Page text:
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Los Angeles schools Supt. John Deasy speaks during a press conference at South Region High School #2 in Los Angeles, California February 6, 2012.
More than a week after new questions arose regarding the bidding process for the 1:1 technology program, Los Angeles Unified Superintendent John Deasy sent a six-page memo to the school board Tuesday defending his actions and stating that neither he nor his staff violated any rules.
"I am often times asked to meet with current or potential vendors by Board Members – all appropriate in my responsibility to become aware of the best products and services for LAUSD," Deasy wrote.
On Aug. 22, KPCC published internal emails showing discussions between Deasy, other top school district staffers and executives at Pearson and Apple began nearly a year before the companies won the contract to equip every student with a tablet loaded with educational software. He canceled the contract last week and said he will put the project out for bid again.
In this file photo, Julia Macias, one of nine plaintiffs in the Vergara v. California trial, welcomes a judge's ruling in June striking down teacher job protections.
Officials are challenging the Vergara v. California ruling that struck down key job protections for state public school teachers.
“Changes of this magnitude, as a matter of law and policy, require appellate review,” wrote State Attorney General Kamala Harris and two deputy attorney generals in the appeal filed on Friday in L.A. County Superior Court.
The June ruling struck down California laws that give public school teachers wide job security after two years, carry out layoffs based on teacher seniority not effectiveness, and grant teachers more job protections than other public sector employees. Lawyers for nine public school student-plaintiffs argued in court that the laws allowed grossly ineffective teachers to keep their jobs and deprived some students of their constitutional right to an adequate education.
Photo by Tom Woodward via Flickr Creative Commons
The Los Angeles Unified School District has struggled to keep accurate tabs on students during the new school year — glitches in a new student information system have forced some counselors to handwrite student enrollment information.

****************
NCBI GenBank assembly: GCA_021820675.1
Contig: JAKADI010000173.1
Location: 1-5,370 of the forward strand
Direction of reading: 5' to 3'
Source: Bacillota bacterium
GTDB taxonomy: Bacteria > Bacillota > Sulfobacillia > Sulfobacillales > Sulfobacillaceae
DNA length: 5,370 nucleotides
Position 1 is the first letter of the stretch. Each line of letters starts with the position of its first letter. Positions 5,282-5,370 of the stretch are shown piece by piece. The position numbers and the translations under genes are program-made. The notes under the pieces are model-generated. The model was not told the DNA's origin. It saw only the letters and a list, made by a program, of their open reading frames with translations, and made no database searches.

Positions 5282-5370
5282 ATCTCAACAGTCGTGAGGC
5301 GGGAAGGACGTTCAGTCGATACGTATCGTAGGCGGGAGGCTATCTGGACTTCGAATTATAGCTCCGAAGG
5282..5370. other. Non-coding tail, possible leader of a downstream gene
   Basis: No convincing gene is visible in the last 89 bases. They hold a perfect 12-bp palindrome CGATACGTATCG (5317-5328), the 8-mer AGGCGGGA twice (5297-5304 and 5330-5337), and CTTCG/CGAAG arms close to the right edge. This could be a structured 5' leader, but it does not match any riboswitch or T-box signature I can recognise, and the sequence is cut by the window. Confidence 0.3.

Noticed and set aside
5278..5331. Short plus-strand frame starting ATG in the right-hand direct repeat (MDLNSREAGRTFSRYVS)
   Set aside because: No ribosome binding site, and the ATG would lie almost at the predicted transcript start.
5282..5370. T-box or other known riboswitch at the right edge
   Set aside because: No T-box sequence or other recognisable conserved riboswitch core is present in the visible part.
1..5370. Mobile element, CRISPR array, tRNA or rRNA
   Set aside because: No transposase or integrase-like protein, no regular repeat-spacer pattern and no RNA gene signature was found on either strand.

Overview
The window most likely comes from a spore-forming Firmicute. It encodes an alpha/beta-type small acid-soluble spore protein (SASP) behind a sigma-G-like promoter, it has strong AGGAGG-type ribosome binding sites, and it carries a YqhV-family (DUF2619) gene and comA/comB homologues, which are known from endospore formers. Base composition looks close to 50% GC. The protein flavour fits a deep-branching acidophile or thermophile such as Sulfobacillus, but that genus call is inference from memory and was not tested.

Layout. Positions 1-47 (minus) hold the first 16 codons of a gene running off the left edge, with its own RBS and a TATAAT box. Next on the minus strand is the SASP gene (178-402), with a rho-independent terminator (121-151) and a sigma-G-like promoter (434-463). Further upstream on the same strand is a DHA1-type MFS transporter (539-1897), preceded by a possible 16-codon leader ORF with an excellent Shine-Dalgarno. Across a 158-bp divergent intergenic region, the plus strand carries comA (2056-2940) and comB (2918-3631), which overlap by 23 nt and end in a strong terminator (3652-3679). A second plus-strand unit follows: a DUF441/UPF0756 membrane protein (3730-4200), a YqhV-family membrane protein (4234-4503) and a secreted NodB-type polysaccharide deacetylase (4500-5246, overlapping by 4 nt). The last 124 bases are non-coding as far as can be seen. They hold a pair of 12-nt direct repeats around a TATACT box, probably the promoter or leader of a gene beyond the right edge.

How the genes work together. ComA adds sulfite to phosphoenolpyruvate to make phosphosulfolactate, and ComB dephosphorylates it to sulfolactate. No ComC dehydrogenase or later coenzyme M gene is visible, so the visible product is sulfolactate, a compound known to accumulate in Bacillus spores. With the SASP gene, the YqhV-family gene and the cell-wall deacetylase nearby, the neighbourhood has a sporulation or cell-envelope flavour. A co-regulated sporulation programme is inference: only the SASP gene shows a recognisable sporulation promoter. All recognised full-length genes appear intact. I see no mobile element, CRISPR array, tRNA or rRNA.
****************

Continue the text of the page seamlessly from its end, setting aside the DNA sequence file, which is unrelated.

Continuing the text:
Los Angeles Unified officials vastly underestimated the number of students facing problems from the district's new digital enrollment system, new numbers from the principals and administrators union suggest.
In an online newsletter for the week of Sept. 1, the Associated Administrators of Los Angeles reported at least 45,000 students are unaccounted for under the new system known as MiSiS. The district's communications office had previously said fewer than 1 percent — roughly 6,500 students or fewer — were affected.
Here's an excerpt from the newsletter:
We cannot begin to tell you the countless numbers of calls that have come into AALA about this catastrophe. Both elementary and secondary schools have had a particularly stressful opening this year. Basic student information is being incorrectly reflected in the system, with wrong birth dates and juxtaposed middle and last names. Enrollment counts are nowhere near accurate.
L.A. Unified has already purchased 75,000 iPads, half with Pearson software. Here, second graders at Baldwin Hills Elementary swipe through their iPads for the first time and call out the apps they see.
Los Angeles Unified officials who evaluated bids for its massive technology project received iPads from Pearson, met with a Pearson software executive and attended a weekend sales pitch for that software — all ahead of the public bid process, documents show.
The revelation is important because Superintendent John Deasy has repeatedly said the bid process was not affected by early conversations on the software — which he asserts were limited to a small pilot project.
According to travel reports received through a public records act request, Susan Tandberg and Gerardo Loera, top administrators in the district's office of curriculum and instruction, attended a Pearson conference at a Palm Desert resort in July 2012 where all attendees were given iPads loaded with Pearson's learning software.
Dina Khalil and her family left behind political turmoil in Egypt when they moved to Los Angeles in 2010.
Khalil and her husband tried to find housing and jobs - and figure out how things worked in their new country -with their two toddlers in tow. Khalil only spoke Arabic.
New friends began suggesting she put her children into daycare or Head Start, but the idea was utterly baffling to Khalil. In Egypt, family members are the primary caregivers for young children, she said.
“If I go to work [in Cairo], I bring my daughter or my son to my sister; I bring my son to my mother,” she said. For her, the early years are a time to teach love, culture and language and daycare can’t do this like family can.
But what to do in a new country when there is no family to help out? It’s a dilemma facing more families nationwide. One quarter of all young children in the U.S. live in a family where at least one parent was born overseas, according to the Migration Policy Institute.